Thursday, April 25, 2013


Oh my good gravy, what a day. I don't know what stars are visible in your hemisphere this fine spring night, but in mine, the constellation DOLLARZ is visible just off the western horizon, while the constellation GRADUATE WAH-WAH can clearly be seen to the southeast.

FIRST, in a surprise to no one, the lawsuit against Joan Wexler's Most Glorious Academy, Brooklyn Law School, has been DISMISSED. Oh, how the little ones will feel crushing disappointment to find out disgorgement of profits will NOT be in their stockings this year! From the WSJ:

In an opinion earlier this week, New York State Supreme Court Justice David J. Schmidt in Brooklyn noted the school’s own data was sufficient to “enable a reasonable person to determine that most graduates were earning modest incomes.”

Uh, yeah, bitchez, we told y'all you was gonna be poor! When we give a median salary around six figures, that doesn't mean half the graduates make more. Be a reasonable person and assume the school is hoodwinking you!

Oh, and you'll never guess what law school David Schmidt apparently went to...


SECOND - and you reformers are going to love this one - the ABA is rockin' its rudder and laying the foundation nicely for a hung jury. Check this awesomeness out:

The lack of consensus about what ails law schools and how to fix them was on display Wednesday during a daylong conference hosted by the American Bar Association's Task Force on the Future of Education.

Participants in the forum struggled for agreement about what is driving the rising costs of legal education—or about how schools and regulators should respond to declining job prospects for new lawyers and flagging interest in law degrees.
The attendees also appeared to struggle with whether the task force's mission lies with the needs of law schools, the larger profession or the broader society. When asked specifically what should be done, the responses fell across the board. 

Go, ABA, go! This is exactly what we predicted would happen and it's exactly what the law schools need and want. If the ABA is good for anything, it's good for getting a group of blockheads together with enough diversity of interests to stall any real change to the $tatu$ quo.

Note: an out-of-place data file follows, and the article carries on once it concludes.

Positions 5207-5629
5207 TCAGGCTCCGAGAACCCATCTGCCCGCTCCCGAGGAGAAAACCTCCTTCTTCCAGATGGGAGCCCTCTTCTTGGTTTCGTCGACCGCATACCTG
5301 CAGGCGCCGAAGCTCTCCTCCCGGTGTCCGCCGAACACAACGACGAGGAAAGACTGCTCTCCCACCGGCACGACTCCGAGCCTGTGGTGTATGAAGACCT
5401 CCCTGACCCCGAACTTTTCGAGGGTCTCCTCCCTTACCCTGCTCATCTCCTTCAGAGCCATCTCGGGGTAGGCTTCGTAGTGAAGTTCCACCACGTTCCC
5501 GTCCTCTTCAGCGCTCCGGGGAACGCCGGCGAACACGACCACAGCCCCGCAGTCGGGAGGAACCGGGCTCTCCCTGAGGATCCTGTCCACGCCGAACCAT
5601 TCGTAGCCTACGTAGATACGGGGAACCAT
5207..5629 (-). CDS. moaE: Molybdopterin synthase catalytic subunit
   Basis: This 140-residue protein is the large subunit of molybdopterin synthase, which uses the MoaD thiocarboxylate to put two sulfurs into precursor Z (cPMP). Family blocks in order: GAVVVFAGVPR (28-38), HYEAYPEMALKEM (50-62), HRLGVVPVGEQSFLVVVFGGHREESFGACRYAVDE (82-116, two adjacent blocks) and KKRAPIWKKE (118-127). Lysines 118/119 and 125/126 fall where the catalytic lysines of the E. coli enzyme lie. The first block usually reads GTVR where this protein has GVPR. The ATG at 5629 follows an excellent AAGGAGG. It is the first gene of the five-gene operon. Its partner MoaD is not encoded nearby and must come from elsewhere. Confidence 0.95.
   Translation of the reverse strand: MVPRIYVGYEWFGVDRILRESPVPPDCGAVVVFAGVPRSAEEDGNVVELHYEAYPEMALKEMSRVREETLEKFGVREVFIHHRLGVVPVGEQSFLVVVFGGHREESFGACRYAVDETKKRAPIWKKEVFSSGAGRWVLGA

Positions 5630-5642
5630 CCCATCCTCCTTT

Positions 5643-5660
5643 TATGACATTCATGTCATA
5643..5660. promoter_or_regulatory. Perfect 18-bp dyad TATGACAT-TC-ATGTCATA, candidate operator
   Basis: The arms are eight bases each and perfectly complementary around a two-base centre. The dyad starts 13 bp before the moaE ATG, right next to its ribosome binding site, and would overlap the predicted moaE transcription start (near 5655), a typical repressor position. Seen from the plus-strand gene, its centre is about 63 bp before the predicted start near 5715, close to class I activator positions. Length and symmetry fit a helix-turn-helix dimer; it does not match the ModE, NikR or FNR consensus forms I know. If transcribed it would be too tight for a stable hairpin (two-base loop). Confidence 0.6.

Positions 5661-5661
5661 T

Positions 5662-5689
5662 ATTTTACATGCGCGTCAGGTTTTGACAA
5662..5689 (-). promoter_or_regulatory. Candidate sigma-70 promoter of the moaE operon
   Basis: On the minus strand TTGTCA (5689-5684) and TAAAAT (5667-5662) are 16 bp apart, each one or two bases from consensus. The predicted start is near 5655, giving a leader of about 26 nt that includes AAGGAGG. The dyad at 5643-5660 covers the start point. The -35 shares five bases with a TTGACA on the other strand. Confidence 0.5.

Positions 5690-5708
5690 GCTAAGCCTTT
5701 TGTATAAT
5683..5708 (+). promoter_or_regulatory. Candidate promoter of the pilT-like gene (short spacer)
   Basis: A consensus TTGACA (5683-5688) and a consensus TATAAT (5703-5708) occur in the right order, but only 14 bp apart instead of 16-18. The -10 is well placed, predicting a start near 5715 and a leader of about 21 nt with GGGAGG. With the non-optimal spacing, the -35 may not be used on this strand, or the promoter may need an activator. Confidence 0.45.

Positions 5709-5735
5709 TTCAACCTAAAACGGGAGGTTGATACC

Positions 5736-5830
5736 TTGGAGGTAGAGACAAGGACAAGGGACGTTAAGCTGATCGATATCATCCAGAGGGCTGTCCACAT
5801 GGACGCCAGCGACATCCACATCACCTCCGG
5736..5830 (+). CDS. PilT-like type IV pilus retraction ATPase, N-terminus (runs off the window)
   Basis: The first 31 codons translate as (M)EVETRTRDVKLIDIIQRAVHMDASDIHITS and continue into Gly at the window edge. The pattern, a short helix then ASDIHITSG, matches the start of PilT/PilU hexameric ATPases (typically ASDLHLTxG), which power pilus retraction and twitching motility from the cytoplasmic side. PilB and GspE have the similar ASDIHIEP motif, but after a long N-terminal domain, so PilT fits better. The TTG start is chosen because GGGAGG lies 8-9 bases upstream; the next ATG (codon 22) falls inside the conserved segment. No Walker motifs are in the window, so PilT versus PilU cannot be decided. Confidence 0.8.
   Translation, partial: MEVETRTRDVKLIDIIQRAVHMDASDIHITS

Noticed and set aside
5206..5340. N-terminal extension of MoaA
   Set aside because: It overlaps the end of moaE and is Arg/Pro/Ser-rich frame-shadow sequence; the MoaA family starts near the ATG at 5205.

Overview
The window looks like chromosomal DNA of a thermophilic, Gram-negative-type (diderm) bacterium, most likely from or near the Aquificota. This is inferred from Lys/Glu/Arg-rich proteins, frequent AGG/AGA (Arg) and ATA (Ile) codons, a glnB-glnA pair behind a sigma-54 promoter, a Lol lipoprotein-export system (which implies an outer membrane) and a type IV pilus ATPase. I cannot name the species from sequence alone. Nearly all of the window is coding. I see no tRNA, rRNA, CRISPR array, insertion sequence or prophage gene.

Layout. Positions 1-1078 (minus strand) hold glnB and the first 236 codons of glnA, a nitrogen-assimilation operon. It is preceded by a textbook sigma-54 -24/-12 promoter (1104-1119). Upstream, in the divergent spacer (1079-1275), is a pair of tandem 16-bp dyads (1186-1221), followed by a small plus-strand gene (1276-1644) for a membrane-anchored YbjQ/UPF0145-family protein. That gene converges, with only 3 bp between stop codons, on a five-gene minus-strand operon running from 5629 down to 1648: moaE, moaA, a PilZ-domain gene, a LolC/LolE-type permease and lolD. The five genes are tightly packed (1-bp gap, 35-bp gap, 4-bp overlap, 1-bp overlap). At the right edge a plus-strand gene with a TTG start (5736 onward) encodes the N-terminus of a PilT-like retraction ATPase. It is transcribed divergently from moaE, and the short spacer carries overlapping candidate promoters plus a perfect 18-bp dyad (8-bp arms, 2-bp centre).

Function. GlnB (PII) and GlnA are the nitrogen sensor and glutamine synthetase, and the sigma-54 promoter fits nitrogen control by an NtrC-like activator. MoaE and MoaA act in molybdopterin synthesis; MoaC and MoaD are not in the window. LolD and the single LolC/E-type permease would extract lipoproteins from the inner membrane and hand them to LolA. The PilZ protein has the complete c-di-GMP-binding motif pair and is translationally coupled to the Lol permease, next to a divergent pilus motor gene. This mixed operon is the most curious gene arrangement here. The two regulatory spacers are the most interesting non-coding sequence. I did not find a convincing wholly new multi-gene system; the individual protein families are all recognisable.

I mean, look at these people, they can't even agree on why they're there. The ABA is such an ineffectual organization a group of its Most Worthy Delegates cannot reach a formidable consensus on what the task force's mission is.

The one thing essential to all true lawyer work is that there's a client. They don't have one, and some of these people think their goal should be to help "the broader society." You think one bit of good is going to come out of this "task force?" If you do, you're so dumb you probably applied to Brooklyn Law School and thought you'd have a livable salary, you unreasonable person who can't interpret numbers right in front of you.

Also, get a load of this, same article:

"What the task force is doing is very difficult politically. It's very difficult conceptually. And its very difficult pragmatically," said Valparaiso University School of Law dean Jay Conison, the task force's reporter.

Holy shit, Jay Conison? The guy who wrote one of the scammiest articles ever on the versatility of the JD, that Jay Conison? The one who's jumping ship to go run an even bigger dead-end diploma mill than the one he's at? Wow!

Reform is "very difficult conceptually." Good one, Jay! I mean, any scamblogger worth his web account could have a legal education system that works better than the current one drawn up in 5 minutes. But I love the idea of claiming it's difficult to conceive of reform, sort of like how string theory is "very difficult conceptually." What Jay probably meant deep down is that it's difficult to conceive of ways to exploit for profit a system that hasn't been developed yet; to that end, he's correct.

Predictably, and admirably, this task force was designed to fail from the get-go. You put a large group of law deans, BigLaw partners, judges, and bar representatives in a room - most of whom have resisted stepping on any toes in the same system they're critiquing to get where they are - and you expect anything to get done? Please. If you really had any interest in reform, your task force would be something like "Deborah Rhode, David Yellen, and [judge whose clerk didn't hang up immediately]."

Color me shocked, and incredibly happy.

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